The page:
Germany’s anti-trust regulator plans to order Facebook to stop gathering some user data (unspecified), reports Reuters. The regulator, Federal Cartel Office, will tell Facebook in a ruling as to what action it would have to take in the next few weeks.

The Federal Cartel Office has been investigating Facebook for anti-competitive behavior since 2015, and found that Facebook abused its market position to gather data of users without their knowledge or consent.

An anti-trust case challenging data abuse

A year ago, after a probe, the regulator’s preliminary conclusions were that Facebook was using its market position as a social media giant to track users illegally across the internet in order to maintain its position as the dominant online advertiser. The findings said that Facebook’s requirements from users allows it to “limitlessly amass every kind of data generated by using third-party websites.” These services include services owned by Facebook — WhatsApp and Instagram, and other websites and apps embedded with Facebook APIs, stated the regulator.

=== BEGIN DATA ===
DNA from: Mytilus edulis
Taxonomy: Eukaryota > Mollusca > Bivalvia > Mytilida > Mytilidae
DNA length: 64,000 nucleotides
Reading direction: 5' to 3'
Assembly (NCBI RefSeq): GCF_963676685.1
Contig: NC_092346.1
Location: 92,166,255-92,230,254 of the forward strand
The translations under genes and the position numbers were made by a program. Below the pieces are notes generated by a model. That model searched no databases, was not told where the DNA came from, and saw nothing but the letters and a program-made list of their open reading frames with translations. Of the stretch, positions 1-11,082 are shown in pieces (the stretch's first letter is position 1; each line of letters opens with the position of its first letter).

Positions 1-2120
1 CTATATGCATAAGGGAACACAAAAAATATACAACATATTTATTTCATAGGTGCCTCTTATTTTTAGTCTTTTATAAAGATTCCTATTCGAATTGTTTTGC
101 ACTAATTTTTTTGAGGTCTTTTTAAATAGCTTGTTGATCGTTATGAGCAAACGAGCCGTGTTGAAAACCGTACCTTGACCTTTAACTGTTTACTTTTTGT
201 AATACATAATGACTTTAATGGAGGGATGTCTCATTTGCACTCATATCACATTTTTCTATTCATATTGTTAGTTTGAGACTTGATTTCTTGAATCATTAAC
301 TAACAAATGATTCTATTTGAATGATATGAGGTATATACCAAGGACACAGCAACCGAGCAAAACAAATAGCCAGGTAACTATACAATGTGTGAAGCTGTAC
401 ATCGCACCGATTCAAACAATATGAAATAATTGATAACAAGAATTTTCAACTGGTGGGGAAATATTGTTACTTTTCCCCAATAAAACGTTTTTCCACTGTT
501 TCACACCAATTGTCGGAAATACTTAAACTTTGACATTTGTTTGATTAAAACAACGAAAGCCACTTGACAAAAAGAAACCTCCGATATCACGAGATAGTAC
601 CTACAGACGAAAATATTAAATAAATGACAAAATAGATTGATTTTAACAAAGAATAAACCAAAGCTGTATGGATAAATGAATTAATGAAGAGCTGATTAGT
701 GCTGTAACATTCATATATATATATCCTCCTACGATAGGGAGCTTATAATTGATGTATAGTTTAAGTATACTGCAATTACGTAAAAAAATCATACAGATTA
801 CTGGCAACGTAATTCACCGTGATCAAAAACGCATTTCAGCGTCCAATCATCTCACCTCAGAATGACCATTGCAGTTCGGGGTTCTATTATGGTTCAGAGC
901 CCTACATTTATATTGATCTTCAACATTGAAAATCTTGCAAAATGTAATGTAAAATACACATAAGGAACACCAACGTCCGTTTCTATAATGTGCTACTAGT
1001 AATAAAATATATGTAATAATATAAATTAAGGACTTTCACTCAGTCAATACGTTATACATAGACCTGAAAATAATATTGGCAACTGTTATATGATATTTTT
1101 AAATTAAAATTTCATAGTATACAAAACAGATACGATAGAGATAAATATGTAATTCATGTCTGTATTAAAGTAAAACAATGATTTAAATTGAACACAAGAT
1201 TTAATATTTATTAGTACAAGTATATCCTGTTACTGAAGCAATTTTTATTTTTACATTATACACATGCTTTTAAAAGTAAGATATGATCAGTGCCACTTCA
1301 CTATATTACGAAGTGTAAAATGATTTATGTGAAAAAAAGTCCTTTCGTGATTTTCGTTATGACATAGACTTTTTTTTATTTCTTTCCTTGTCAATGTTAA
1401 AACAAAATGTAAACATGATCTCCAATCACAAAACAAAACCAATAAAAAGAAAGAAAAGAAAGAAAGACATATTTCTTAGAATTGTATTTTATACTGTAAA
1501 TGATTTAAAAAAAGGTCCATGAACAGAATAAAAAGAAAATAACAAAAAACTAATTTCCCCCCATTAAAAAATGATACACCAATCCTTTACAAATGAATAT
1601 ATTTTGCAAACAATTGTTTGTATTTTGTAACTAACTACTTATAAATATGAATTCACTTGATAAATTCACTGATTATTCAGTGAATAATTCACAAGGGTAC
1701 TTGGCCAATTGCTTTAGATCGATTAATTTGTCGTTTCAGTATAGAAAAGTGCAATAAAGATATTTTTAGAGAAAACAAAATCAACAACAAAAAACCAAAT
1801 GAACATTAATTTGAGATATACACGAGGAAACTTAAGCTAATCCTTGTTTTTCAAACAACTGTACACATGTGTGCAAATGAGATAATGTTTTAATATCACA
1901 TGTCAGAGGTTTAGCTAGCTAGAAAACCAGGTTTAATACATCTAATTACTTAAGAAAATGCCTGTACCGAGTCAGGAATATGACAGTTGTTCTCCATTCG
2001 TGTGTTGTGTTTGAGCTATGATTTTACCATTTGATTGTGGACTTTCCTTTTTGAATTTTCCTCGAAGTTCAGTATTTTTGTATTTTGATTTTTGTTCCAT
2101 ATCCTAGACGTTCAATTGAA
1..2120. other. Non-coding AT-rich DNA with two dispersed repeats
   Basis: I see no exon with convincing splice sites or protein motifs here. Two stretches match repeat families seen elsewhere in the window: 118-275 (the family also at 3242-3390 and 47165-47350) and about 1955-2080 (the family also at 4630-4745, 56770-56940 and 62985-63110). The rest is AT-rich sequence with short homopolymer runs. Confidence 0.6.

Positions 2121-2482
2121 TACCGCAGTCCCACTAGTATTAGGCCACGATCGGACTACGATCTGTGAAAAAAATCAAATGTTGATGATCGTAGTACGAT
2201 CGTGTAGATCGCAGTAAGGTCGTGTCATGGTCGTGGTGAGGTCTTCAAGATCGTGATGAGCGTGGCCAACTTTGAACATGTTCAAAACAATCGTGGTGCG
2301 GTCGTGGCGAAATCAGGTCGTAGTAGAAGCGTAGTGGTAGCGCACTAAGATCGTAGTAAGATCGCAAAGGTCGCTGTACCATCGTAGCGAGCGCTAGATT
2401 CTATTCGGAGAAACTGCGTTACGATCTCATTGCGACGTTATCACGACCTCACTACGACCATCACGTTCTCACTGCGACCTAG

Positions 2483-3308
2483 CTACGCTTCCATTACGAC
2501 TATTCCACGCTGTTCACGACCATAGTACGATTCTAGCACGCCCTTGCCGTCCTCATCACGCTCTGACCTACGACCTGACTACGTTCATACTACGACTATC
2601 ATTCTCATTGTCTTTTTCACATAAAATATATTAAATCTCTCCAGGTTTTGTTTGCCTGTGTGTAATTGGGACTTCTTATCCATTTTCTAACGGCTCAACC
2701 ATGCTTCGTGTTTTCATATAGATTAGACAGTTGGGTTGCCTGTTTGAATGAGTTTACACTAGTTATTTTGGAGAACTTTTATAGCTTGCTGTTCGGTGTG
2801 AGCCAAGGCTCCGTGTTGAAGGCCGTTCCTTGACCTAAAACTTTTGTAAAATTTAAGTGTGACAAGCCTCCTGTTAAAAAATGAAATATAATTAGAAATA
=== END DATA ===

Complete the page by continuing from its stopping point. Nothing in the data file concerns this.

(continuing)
The findings also questioned whether users “effectively” consent to such form of data collection and processing, and that users have to either accept the “whole package”, presumably meaning that users either have to agree to Facebook’s terms and conditions, or do without the service.

At the time, Facebook had said that the findings present an inaccurate picture of the platform, and denied that it was preventing competition, since many other companies offered similar services.

Over the last year, the regulator has warned that it plans action (again, unspecified) on Facebook. Reuters reported that the probe is unlikely to result in penalties on Facebook, but the regulator could require Facebook to take action to address its concerns.

Again in November, the head of the anti-trust regulator said that he was “very optimistic” that his office would take action against the company based on its findings, after evaluating Facebook’s opinion on the regulator’s findings.